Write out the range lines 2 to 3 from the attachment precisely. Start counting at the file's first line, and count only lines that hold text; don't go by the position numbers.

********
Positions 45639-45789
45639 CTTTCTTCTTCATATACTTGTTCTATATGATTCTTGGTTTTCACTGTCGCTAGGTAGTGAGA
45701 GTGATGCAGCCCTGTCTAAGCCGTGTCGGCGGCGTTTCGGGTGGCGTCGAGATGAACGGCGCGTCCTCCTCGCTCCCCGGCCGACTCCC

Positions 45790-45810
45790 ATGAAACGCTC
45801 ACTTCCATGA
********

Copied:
45639 CTTTCTTCTTCATATACTTGTTCTATATGATTCTTGGTTTTCACTGTCGCTAGGTAGTGAGA
45701 GTGATGCAGCCCTGTCTAAGCCGTGTCGGCGGCGTTTCGGGTGGCGTCGAGATGAACGGCGCGTCCTCCTCGCTCCCCGGCCGACTCCC